Sports supplements, often known as ergogenic aids, are products that are intended to improve athletic performance and recuperation. Supplements come in a variety of forms, ranging from classic sports supplements like protein, amino acids, and creatine to more general supplements like vitamins, minerals, herbs, and botanicals (made from roots, leaves, bark, or berries of a plant).
Convenience: While whole foods should naturally form the cornerstone of your diet, in today’s world, everyone appears to be busy than ever, leaving less time to prepare meals. As a result, supplements can be a healthy alternative to commonly unhealthy convenience foods. They can be a quick and easy way to get more calories, protein, or vitamins and minerals. Additionally, when supplements must be consumed soon after exercise, drinking a shake is considerably easier than preparing and eating food.
Supplements have a structure that allows the body to digest and absorb nutrients much faster than regular diet. Following exercise, digestion speed is critical in order to kick-start the healing process and maximize protein synthesis. Free form amino acids, for example, are absorbed the fastest since they do not require digestion and are absorbed directly into the bloodstream.
In addition to the foregoing, supplements enable you to ingest sufficient amounts of various nutrients that would otherwise be difficult to obtain from diet.
Uses of supplements
Individual supplement consumption will vary depending on their amount of physical activity, lifestyle, nutrition, and other factors. Because it is vital for an elite athlete to recover rapidly between sessions in order to sustain performance levels, an elite athlete who trains multiple times a day would invariably need supplements more than an individual who trains once a day. An individual who trains once a week in the evening, on the other hand, may simply require supplements prior to the single training session to boost energy and focus after a long day at work, as well as supplements afterward to kickstart the healing process.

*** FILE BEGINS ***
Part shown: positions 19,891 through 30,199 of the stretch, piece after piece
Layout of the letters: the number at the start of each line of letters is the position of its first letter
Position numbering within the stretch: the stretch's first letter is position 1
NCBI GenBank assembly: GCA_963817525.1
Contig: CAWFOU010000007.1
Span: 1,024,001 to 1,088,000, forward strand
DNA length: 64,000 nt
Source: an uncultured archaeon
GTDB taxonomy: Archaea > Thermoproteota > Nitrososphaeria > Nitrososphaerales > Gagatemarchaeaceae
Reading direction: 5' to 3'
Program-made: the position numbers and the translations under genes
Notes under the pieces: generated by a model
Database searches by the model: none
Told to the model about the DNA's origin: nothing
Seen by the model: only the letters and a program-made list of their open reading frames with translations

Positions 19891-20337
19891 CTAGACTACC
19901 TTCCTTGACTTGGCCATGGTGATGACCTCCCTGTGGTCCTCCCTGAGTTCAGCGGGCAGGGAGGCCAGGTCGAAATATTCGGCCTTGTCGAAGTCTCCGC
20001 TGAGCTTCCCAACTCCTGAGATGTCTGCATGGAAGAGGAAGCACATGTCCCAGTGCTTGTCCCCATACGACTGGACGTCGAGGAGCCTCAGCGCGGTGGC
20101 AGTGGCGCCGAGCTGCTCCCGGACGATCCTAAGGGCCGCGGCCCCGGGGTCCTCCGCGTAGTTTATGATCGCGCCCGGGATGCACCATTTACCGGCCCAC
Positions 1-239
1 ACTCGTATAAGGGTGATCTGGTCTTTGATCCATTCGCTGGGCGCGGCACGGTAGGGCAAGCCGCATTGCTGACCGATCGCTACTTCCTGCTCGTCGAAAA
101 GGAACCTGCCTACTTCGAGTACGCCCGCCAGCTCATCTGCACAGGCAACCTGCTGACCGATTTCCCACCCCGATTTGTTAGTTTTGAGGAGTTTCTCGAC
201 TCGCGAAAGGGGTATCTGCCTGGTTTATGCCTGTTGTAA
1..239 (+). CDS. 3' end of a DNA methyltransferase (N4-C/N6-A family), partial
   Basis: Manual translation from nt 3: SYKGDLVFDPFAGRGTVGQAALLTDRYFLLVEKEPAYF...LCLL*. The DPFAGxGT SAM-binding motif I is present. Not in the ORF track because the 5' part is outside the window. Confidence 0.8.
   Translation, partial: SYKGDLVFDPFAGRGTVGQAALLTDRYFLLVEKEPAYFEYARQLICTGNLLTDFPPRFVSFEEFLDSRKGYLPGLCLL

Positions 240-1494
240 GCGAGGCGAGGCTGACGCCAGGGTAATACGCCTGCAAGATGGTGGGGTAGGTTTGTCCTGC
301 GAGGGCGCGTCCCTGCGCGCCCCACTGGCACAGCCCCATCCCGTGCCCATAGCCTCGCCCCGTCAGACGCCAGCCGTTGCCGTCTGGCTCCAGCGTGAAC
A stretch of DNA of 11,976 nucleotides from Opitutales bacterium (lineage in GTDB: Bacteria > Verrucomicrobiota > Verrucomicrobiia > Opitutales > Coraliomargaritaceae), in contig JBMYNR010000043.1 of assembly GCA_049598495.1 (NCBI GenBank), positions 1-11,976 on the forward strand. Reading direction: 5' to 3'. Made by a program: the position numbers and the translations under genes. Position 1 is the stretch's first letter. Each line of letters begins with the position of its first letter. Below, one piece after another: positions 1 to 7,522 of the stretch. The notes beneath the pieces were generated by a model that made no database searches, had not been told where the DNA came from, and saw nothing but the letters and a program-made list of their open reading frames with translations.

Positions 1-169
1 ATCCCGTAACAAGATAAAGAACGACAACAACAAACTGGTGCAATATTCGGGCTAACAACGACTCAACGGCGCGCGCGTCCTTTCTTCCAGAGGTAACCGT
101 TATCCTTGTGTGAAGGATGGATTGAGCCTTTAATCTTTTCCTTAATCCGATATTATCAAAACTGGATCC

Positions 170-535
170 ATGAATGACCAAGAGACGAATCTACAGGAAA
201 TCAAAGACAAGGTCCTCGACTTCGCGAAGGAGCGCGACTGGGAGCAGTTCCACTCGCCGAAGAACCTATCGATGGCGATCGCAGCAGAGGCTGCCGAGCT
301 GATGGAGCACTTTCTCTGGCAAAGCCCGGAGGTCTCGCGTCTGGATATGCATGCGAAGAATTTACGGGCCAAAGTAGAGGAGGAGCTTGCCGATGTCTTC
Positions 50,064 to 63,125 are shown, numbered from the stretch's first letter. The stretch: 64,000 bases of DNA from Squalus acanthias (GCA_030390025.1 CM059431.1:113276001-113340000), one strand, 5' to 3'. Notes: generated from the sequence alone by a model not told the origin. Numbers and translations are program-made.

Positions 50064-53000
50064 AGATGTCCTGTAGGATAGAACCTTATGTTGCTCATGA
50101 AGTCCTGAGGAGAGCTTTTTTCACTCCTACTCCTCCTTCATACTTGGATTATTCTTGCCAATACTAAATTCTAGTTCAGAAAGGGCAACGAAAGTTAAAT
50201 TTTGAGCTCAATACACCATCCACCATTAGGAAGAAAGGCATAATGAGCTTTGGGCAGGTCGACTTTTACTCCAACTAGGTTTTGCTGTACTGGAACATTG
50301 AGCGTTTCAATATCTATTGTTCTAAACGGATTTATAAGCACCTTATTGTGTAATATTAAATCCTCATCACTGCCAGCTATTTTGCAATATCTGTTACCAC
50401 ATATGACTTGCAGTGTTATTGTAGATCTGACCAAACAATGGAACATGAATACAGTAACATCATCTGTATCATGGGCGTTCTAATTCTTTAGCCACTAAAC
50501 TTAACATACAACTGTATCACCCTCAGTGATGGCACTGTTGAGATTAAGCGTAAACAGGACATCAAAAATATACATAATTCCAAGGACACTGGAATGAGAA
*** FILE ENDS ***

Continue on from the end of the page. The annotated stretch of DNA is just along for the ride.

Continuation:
Whey protein is the most readily available type of protein on the market, compared to casein and soya protein. It also has a far higher ability to increase muscle protein synthesis and minimize protein breakdown following exercise. Whey protein has a strong stimulatory impact when compared to other types of protein, which is related to its high leucine concentration and quick digestion rate.
Creatine monohydrate is regarded to be one of the most effective supplements for increasing high-intensity exercise capacity and promoting lean muscle mass gains during training.
This naturally occurring amino acid has great ergogenic potential due to its relationship to carnosine. Carnosine is a dipeptide of beta-alanine and histidine, and is as one of the primary buffering substances available in skeletal muscle. It aides the neutralisation of acid during high-intensity exercise, thus delaying the onset of fatigue.
To the general public, fish oil has been widely marketed for its cardiovascular effects, such as lowering blood pressure. It is now considered to have an essential place in an athlete’s supplement regimen. Fish oil has the ability to reduce inflammation after intense exercise, decrease body fat, and increase protein synthesis.
Amino Acids (BCAAs)
These key amino acids (leucine, isoleucine and valine) enhance protein synthesis and adaptations to training. BCAAs also help to decrease exercise-induced muscle enzyme release, which can often be an indicator of muscle damage – this is achieved by promoting an anti-catabolic hormone profile.